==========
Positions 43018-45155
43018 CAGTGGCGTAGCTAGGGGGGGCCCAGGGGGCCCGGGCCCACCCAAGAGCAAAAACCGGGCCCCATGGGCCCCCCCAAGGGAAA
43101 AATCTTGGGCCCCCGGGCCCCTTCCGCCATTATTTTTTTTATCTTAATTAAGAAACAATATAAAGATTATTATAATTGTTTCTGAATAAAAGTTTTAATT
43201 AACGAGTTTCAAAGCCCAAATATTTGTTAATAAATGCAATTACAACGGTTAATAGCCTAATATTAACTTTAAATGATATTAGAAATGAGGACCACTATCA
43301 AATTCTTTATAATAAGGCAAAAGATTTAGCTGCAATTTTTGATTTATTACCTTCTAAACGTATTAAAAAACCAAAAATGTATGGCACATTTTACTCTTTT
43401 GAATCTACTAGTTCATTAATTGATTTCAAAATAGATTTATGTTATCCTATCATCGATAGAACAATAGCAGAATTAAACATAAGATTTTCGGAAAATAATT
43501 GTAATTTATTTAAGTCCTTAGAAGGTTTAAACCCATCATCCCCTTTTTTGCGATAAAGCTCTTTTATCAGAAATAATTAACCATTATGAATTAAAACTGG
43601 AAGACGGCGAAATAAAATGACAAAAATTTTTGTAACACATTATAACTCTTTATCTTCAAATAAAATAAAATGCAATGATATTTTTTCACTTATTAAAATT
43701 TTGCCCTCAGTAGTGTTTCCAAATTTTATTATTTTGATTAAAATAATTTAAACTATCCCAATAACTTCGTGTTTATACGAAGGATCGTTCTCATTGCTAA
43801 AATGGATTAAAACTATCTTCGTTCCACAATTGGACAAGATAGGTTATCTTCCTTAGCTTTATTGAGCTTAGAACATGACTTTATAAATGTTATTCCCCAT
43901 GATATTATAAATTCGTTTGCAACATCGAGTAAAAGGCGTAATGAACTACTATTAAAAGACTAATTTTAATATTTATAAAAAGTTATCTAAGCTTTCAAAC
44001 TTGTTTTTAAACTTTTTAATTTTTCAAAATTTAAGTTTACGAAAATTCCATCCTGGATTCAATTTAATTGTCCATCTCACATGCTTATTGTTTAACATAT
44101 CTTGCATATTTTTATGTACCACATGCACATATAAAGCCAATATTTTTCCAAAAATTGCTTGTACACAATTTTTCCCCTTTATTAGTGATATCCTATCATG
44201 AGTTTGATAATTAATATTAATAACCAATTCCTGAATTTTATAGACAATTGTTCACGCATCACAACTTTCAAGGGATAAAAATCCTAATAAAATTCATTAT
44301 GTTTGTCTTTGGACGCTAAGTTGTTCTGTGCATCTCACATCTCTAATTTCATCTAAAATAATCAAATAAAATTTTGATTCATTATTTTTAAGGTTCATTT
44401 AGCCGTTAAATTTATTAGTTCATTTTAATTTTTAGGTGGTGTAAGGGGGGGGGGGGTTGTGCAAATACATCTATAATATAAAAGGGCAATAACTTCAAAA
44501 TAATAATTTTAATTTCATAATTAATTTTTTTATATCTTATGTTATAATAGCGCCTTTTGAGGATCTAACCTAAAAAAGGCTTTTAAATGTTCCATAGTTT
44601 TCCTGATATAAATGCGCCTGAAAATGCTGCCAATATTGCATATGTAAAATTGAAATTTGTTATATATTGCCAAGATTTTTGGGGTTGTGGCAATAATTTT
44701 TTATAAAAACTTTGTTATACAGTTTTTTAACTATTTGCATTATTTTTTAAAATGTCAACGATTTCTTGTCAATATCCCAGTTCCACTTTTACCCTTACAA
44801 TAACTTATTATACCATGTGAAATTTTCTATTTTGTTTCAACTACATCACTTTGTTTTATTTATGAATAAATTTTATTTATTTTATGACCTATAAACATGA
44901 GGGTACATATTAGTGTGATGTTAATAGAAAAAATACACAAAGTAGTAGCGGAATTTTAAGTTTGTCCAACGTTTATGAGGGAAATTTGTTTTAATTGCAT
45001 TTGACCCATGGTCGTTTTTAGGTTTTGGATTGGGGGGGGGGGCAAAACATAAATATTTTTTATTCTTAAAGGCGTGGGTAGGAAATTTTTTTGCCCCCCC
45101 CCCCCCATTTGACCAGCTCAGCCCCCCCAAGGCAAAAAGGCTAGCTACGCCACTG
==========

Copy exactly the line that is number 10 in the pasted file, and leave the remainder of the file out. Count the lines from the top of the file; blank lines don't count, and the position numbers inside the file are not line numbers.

43801 AATGGATTAAAACTATCTTCGTTCCACAATTGGACAAGATAGGTTATCTTCCTTAGCTTTATTGAGCTTAGAACATGACTTTATAAATGTTATTCCCCAT